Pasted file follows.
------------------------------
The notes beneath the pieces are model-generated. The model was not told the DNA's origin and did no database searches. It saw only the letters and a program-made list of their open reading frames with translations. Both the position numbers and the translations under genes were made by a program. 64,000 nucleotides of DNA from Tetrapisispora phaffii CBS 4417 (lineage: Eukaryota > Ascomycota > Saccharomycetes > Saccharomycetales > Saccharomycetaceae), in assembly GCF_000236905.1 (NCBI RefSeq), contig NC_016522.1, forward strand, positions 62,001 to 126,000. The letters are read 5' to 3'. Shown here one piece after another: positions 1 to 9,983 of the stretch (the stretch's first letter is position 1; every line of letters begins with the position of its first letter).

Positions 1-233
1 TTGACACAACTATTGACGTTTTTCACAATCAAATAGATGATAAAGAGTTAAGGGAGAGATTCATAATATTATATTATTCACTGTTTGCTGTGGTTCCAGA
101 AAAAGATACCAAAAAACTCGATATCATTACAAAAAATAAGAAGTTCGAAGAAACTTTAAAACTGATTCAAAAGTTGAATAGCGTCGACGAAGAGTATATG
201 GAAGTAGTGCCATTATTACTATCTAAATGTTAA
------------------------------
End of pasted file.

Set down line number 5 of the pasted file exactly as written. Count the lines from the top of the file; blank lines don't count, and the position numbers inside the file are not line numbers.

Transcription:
201 GAAGTAGTGCCATTATTACTATCTAAATGTTAA